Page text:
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Designs on Denver

Things are looking up in this city -- and Ken Schroeppel is a big reason why. By day, he's a mild-mannered urban planner with Matrix Design Group -- a national firm involved in such projects as the Denver Federal Center redevelopment -- but by night, he's the mastermind behind the superhero site Denverinfill.com. Short of the Denver planning office, the year-old blog is the most comprehensive source of information about in-the-works projects for the downtown area -- and it's a helluva lot easier to understand. Schroeppel skips the jargon and legalese, instead taking a by-the-numbers approach to identifying new buildings and projects, adding enlightening backstories. Schroeppel -- who says he wanted to be a city planner ever since he was a kid -- even sits through Lower Downtown Design Review Board meetings to glean insight into the future look of the Mile High City. If he's willing to do that heavy lifting, getting the scoop on the man behind the blog was the least Off Limits could do.

Q: How much time do you spend each week on Denverinfill.com?

A: On average, I would say five to ten hours.


Ken Schroeppel

Q: You get paid for that, right?

A: Actually, I started it before I came to Matrix about nine months ago. Denverinfill. com is not a function of my job. It's a personal site, although it clearly has some overlap with my professional work as well.

Q: Why would you spend all that time plotting out Denver's future?

A: The main reason I started it was because I felt that there was a need for more promotion of the various infill projects that were occurring in downtown Denver. My passion for planning is downtown and urban revitalization.

Q: Come on. You must have cloned yourself to gather all the information you include.

A: I've done 100 percent of the work myself. I designed the site in terms of how it looks visually and its content and how it functions. I took all the pictures myself. That's part of the fun as well. One of my favorite things to do is to walk around downtown with my camera and take pictures.

Q: So do you live downtown?

A: Well, close. I live in Highland.

Q: Are you married? Kids?

A: Uh, no.

Q: Where do you hang out in your free time? Are you more of a LoDo club person or a Forest Room 5/Lola guy?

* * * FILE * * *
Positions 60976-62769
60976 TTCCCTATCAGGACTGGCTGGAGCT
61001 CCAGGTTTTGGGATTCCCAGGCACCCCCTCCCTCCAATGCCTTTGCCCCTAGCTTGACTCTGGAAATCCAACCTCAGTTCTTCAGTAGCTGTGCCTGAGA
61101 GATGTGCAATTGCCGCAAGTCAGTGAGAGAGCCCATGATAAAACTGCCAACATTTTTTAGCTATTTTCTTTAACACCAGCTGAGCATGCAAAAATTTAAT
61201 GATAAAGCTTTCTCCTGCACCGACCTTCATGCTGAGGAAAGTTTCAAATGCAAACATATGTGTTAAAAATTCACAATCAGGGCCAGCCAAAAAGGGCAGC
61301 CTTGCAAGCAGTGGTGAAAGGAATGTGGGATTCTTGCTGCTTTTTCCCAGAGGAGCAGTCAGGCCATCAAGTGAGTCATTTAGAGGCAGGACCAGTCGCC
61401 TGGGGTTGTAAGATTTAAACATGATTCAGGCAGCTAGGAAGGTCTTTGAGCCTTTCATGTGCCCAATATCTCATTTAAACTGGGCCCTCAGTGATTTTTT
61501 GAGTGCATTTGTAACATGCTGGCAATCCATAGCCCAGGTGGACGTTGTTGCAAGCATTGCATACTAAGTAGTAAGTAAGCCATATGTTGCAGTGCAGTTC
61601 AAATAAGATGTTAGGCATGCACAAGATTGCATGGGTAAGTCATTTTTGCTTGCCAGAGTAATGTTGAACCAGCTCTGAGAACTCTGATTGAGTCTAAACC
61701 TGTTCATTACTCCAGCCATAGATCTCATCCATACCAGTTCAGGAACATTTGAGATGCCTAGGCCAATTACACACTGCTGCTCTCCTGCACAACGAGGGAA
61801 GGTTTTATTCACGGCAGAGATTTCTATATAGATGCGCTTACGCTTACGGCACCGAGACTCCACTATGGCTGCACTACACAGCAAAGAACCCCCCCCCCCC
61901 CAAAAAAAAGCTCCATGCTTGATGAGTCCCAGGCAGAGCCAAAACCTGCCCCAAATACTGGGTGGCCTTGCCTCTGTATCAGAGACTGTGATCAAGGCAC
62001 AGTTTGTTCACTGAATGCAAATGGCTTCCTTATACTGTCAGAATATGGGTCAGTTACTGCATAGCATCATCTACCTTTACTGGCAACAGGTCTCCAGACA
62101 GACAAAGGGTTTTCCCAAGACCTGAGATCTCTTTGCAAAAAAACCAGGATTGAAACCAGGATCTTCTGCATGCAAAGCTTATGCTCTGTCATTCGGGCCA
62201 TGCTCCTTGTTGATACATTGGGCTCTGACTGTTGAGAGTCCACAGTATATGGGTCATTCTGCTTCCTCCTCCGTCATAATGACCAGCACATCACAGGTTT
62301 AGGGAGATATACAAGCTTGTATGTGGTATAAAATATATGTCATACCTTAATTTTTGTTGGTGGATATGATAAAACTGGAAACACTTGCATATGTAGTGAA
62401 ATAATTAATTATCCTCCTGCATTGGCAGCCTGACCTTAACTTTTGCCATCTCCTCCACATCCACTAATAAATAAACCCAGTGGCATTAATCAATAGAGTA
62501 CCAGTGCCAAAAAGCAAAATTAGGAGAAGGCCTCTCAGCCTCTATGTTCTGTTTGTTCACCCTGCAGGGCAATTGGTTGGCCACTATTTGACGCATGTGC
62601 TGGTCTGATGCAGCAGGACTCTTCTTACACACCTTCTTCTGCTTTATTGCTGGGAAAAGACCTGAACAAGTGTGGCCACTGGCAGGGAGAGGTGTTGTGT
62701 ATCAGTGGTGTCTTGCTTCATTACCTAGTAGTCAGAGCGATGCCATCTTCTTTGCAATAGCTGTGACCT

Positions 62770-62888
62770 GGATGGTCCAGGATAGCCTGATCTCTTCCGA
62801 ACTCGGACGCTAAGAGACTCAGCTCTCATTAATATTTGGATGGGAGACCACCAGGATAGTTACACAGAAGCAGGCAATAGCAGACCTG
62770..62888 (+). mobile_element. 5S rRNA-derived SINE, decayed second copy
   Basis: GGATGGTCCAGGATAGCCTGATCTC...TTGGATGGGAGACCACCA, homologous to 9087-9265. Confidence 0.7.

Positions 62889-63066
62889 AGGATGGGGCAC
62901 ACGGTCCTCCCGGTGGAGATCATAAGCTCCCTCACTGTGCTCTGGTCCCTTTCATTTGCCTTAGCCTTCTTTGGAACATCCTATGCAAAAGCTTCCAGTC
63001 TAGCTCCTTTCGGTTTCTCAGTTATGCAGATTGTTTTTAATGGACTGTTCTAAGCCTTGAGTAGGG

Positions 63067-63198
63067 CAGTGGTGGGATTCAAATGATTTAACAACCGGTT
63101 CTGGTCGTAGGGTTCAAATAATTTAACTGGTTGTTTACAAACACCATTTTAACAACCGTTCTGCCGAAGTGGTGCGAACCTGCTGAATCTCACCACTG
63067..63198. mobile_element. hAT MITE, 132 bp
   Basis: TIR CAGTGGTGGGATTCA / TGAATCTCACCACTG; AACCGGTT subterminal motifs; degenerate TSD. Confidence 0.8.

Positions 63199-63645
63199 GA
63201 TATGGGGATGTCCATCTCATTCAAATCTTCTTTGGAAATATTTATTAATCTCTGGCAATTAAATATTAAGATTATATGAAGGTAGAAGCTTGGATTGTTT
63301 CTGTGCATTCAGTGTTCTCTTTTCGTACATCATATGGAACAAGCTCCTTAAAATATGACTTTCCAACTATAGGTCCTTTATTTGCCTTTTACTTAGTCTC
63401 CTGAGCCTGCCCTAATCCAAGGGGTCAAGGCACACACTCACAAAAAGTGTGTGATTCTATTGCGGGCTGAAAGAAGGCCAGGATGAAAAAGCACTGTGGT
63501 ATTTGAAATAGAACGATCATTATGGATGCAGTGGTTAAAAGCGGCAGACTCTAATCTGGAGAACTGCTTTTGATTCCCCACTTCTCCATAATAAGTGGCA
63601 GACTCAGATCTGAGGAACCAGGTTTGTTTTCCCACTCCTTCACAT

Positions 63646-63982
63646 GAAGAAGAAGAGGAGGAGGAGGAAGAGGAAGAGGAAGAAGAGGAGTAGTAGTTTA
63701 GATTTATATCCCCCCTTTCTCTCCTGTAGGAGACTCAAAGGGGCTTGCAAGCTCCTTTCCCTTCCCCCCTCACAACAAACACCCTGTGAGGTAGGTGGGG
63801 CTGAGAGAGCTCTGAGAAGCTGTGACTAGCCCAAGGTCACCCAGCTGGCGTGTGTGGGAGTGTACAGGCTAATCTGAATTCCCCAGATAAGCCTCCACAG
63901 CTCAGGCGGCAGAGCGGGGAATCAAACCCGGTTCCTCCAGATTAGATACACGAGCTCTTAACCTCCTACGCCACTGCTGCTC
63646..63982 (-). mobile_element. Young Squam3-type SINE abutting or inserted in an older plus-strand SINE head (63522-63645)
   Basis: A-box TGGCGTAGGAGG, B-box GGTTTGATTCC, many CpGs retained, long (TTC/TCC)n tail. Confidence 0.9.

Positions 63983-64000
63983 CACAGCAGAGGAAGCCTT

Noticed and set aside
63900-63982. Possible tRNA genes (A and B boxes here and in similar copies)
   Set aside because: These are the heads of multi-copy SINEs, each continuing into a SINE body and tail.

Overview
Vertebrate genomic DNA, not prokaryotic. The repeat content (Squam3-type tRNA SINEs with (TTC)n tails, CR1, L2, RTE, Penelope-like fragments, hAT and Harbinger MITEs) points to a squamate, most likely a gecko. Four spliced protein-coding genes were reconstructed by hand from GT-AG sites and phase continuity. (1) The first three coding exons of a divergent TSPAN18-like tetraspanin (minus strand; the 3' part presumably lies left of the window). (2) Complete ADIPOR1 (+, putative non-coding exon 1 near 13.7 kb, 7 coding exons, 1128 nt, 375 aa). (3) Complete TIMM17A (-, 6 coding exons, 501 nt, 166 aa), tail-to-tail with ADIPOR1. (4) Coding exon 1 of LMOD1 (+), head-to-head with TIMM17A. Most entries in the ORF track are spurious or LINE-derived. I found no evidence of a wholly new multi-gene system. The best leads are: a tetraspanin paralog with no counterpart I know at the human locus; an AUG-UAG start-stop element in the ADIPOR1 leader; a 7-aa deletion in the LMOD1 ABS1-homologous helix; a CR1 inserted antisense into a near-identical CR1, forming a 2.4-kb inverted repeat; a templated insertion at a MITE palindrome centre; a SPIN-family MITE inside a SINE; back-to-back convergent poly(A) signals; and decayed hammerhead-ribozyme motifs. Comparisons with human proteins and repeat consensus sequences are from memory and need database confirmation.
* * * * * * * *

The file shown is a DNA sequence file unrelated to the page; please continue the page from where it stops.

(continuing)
A: My friends and I are sort of a little over the bar scene at this point. We get together with friends and have dinner parties.

Q: Is Denver going to hit the bigtime and get a Trump Tower?

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A: I think it has a fifty-fifty chance of happening. Donald Trump is not going to come to Denver just to make us feel good about ourselves; he'll come because the numbers work.

Q: What is your favorite downtown building?

A: I love some of the old historic buildings. My favorite would be the Brown Palace Hotel. My favorite modern building would be 1999 Broadway. I like the interesting shape and the greenish-color glass and the neon at night. It's not a boring box, like so many of downtown's other 1980s boxes.

Q: What does Denver need in terms of infill?

A: While the skyscrapers, like the fifty-story Four Seasons tower, are appealing because they have a big impact on the skyline, personally I believe that is it the five- to ten-story projects that heal our downtown area from the ravages of the parking lot. Ultimately, it's the removal of as many square blocks' worth of parking lots as we can accomplish that will allow us to connect our downtown with our neighborhoods and become pedestrian-friendly, more vital and a better place.

Q: Where is the worst spot in downtown?

A: It's the vacant block at the corner of 16th and Welton streets. It's a disgrace that it has been allowed to be vacant this long. It's a key intersection, and there was a proposal for an urban Target, but it failed.

Scene and herd: The Denver Post may have put fashion on summer hiatus (fashion editor Suzanne Brown is busy launching the Monday "fitness" section), but there are still plenty of clothes-minded folks in town. Denver's seams are suddenly bursting with local designers offering innovative looks. They join such stalwarts as Crystal Sharp, the longtime go-to gal for some of the city's most stylish women -- in their mission to pretty up a city that takes casual Friday a little too literally.

To celebrate Denver's stylistic growth out of jeans and baseball caps, Westword asked Sharp and a dozen other designers to join in a project that shows off their creations on real men and women -- not models -- in real landmark settings for our annual Summer Guide, which is tucked inside this edition. Off Limits got a sneak peek at one shot, a lawn party outside the Holiday Chalet, starring Denver City Council members Jeanne Robb and Rick Garcia. Robb's wearing a blue silk summer shift from Crystal Sharp and a hand-woven silk shawl from Laurelle's Ewenique Designs, while Garcia's exchanged his usual dark suits for a pink blazer, jeans and a plaid shirt from Andrisen Morton. Let's call this meeting to order! Grab a copy of Summer Guide to see what other bold-faced names made the cut -- and what local designers have designs on Denver.

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